Nationally, all private industries added jobs over the 12 months ending in March, led by leisure and hospitality (16.1%) and transportation, warehousing and utilities (6.5%). Relative to February 2020, six industries (transportation, warehousing and utilities; professional and business services; retail trade; information; financial activities; and construction and natural resources) have recovered pandemic-related job losses.
Over the last 12 months, the net gain for private service-providing industries in Austin is 91,500 jobs, or 11.4%. Employment in goods producing industries is up by 5,500 jobs or 4.1%. Statewide, private service-providing industries are up 614,000 or 7.1%, and goods producing industries are up 87,600 or 4.9%.
Labor force, employment & unemployment
We also now have March labor force, employment, and unemployment numbers for Texas and local areas in Texas. The same data for all U.S. metros will not be released by the U.S. Bureau of Labor Statistics until April 27. In February, Austin had the 15th lowest rate of unemployment among the 50 largest metros. Unemployment numbers for March show Austin’s performance relative to the state and other major Texas metros being sustained.
In March, Austin’s not-seasonally-adjusted unemployment rate is 2.7%, while the other major Texas metros range from 3.3% in Dallas to 4.4% in Houston. Fort Worth and San Antonio are at 3.4% and 3.5%, respectively. Austin’s rate one year ago was 4.8%. The rates in the other major Texas metros are reduced from a year ago by 2.5 to 2.8 percentage points. The statewide rate is now 3.9%, down from 6.5% in March of last year. The national unemployment rate is 3.8%, down from 6.2% a year ago.
In 2019, the unemployment rate averaged 2.7% in Austin, 3.5% in Texas, and 3.7% nationally.
Within the Austin MSA, Travis and Williamson Counties have the lowest unemployment rates at 2.7% in March, while Caldwell County has the highest at 3.2%. The rate is 2.8% in Hays County and 3.1% in Bastrop County.
On a seasonally adjusted basis, Austin’s March unemployment rate is 2.8%, improved from 3.2% in February. The statewide rate is 4.4%, improved from 4.7%, and the national rate is 3.6%, improved from 3.8% in February.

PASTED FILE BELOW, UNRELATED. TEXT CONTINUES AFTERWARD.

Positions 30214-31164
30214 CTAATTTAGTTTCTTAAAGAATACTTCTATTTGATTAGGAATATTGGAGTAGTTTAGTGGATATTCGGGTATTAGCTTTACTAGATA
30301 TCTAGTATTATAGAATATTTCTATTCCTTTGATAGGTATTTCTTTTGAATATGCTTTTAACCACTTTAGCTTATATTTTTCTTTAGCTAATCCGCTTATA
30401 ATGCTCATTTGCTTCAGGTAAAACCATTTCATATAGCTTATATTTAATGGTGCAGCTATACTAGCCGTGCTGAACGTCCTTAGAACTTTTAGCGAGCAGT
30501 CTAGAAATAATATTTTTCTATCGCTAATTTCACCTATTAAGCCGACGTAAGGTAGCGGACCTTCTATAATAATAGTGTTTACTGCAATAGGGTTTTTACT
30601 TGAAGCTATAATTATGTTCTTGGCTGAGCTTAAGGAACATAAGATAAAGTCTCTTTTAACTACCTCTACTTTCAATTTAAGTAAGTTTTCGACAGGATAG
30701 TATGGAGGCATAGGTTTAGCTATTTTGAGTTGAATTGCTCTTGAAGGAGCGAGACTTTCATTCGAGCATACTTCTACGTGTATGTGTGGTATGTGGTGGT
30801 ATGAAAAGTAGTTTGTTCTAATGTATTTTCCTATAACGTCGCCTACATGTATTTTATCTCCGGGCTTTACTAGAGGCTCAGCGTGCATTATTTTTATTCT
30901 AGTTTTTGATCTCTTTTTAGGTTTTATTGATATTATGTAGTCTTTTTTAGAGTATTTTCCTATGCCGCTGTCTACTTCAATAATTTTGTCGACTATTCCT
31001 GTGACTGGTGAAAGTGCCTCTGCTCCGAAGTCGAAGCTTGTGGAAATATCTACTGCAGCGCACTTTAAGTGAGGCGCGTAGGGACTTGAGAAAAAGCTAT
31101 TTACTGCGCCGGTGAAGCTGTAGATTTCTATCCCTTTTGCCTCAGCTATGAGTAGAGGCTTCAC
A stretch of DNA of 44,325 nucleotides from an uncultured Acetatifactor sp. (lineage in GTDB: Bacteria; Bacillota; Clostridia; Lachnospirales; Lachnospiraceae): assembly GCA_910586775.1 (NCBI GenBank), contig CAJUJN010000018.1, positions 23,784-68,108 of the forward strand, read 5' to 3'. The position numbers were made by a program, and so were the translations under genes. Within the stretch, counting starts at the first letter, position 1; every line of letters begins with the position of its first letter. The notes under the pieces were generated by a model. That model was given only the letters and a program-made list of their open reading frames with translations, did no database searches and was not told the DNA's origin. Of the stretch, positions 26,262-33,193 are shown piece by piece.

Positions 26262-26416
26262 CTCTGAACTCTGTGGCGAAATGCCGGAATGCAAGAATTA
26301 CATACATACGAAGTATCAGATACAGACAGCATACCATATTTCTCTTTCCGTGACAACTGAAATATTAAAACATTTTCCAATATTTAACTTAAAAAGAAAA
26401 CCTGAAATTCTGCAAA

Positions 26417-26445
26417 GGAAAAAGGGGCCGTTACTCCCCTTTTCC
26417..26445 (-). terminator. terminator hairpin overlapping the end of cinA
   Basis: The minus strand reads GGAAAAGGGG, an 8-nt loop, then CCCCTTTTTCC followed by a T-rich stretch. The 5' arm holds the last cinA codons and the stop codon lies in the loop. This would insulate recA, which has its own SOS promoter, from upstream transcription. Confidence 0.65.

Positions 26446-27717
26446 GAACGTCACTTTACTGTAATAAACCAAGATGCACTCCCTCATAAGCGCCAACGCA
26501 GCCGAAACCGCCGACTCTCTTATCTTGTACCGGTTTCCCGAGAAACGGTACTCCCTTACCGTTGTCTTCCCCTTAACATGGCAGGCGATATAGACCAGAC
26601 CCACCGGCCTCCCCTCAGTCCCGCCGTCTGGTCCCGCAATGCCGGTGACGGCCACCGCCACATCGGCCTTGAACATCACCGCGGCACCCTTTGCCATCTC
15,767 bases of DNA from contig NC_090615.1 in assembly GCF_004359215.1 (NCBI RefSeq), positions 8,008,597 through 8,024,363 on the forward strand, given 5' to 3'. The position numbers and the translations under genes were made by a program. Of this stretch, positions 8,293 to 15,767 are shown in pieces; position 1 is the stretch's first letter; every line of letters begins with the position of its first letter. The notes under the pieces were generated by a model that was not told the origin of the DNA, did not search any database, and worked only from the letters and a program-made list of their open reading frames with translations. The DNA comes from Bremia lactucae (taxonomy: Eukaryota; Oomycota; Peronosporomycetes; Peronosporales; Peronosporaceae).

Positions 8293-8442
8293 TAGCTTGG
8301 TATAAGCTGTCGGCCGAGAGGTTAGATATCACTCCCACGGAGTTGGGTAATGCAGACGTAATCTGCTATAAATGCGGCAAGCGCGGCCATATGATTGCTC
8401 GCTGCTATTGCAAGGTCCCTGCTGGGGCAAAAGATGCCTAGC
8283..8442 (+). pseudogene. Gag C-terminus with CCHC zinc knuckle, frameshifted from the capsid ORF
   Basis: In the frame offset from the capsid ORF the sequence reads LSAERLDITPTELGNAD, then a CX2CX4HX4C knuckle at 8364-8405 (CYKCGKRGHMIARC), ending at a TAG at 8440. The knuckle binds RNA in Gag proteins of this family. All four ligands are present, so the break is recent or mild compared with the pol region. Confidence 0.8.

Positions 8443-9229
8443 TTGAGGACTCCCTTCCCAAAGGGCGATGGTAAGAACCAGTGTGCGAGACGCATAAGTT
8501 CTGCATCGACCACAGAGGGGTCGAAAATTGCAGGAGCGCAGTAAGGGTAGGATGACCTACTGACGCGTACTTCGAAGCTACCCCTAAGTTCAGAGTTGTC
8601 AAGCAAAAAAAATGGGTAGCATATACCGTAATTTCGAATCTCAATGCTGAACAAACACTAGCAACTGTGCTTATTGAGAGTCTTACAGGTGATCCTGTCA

Among Texas’ other major metros, Dallas and Fort Worth have the next lowest seasonally adjusted unemployment rates, both 3.3%, in March, while San Antonio is at 3.6%, and Houston’s rate is 4.6%. Seasonally adjusted unemployment rates for Texas metros are produced by the Federal Reserve Bank of Dallas. (The Texas Workforce Commission also produces seasonally adjusted rates for Texas metros, but publication lags the Dallas Fed’s data.)
In February 2020, before pandemic impacts, the number unemployed in Austin was 32,302. The number climbed to 130,460 in April and also exceeded 100,000 in May and June. In March 2022, unemployed stands at 36,641. That is 13.4% above the level of February 2020. That the number of unemployed in Austin presently exceeds pre-pandemic levels is more a reflection of labor force growth than lack of recovery from the pandemic.
The Austin metro’s civilian labor force (employed plus unemployed) fell by 97,419 persons or 7.7% in March and April of 2020, while persons employed decreased by 195,577 or 16.0%. Labor force now stands at 7.7% above what it was in February 2020 and employed is estimated at 7.6% above. Over the last month, labor force grew by 0.3% and employed increased by 1.0%.
Texas’ labor force is 467,658 or 3.3% above pre-pandemic February 2020, while employment is higher by 385,558 or 2.8%. Thus, the number of unemployed is up by 82,100 or 17.1%. Nationally, March 2022 civilian labor force and employment surpassed February 2020 for the first time. Labor force is up by 39,000 or 0.02% and employed up by 89,000 or 0.06%, and 50,000 fewer people (0.8%) are unemployed than in February 2020.
The Chamber’s Economic Indicators page provides up-to-date historical spreadsheet versions of Austin, Texas and U.S. data for both the Current Employment Statistics (CES) and Local Area Unemployment Statistics (LAUS) data addressed above. The Central Texas Economy in Perspective page provides an archive of past articles on the labor market and many other topics.
Related Categories: Central Texas Economy in Perspective